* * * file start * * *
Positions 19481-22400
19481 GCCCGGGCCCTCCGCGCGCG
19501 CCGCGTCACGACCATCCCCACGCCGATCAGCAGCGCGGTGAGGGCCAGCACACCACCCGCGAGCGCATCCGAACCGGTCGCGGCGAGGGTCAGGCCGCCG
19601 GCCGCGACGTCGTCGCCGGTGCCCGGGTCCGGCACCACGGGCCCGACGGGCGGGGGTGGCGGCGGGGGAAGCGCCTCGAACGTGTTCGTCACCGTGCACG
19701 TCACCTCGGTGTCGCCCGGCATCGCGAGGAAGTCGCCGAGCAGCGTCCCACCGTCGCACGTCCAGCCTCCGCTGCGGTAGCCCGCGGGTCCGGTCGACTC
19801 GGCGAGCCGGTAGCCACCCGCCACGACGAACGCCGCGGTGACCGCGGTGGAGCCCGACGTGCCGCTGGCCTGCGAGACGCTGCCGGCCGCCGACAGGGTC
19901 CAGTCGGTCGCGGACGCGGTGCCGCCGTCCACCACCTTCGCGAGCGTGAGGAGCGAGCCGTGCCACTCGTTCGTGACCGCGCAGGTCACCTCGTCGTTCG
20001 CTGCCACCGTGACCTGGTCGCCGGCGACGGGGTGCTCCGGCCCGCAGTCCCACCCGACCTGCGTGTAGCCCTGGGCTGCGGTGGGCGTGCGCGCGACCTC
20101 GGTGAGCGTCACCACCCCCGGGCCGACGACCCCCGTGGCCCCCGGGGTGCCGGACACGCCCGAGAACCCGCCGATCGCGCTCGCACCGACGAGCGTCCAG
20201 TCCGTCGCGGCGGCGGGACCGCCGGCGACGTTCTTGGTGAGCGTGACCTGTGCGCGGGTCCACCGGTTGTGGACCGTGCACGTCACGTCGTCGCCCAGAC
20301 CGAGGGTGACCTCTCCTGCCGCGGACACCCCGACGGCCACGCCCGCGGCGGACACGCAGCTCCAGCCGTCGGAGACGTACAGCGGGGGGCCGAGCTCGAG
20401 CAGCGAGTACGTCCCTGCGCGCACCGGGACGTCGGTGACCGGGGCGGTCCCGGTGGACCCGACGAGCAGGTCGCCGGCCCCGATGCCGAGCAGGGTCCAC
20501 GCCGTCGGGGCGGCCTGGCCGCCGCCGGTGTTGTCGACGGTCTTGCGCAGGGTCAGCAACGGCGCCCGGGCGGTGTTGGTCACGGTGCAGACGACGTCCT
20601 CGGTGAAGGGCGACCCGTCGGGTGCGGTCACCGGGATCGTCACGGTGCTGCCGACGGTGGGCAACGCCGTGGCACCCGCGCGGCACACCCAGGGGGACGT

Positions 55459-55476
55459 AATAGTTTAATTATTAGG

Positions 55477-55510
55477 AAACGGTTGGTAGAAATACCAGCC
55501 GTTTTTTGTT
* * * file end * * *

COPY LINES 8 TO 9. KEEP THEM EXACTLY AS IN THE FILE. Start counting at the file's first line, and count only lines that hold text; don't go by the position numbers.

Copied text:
20001 CTGCCACCGTGACCTGGTCGCCGGCGACGGGGTGCTCCGGCCCGCAGTCCCACCCGACCTGCGTGTAGCCCTGGGCTGCGGTGGGCGTGCGCGCGACCTC
20101 GGTGAGCGTCACCACCCCCGGGCCGACGACCCCCGTGGCCCCCGGGGTGCCGGACACGCCCGAGAACCCGCCGATCGCGCTCGCACCGACGAGCGTCCAG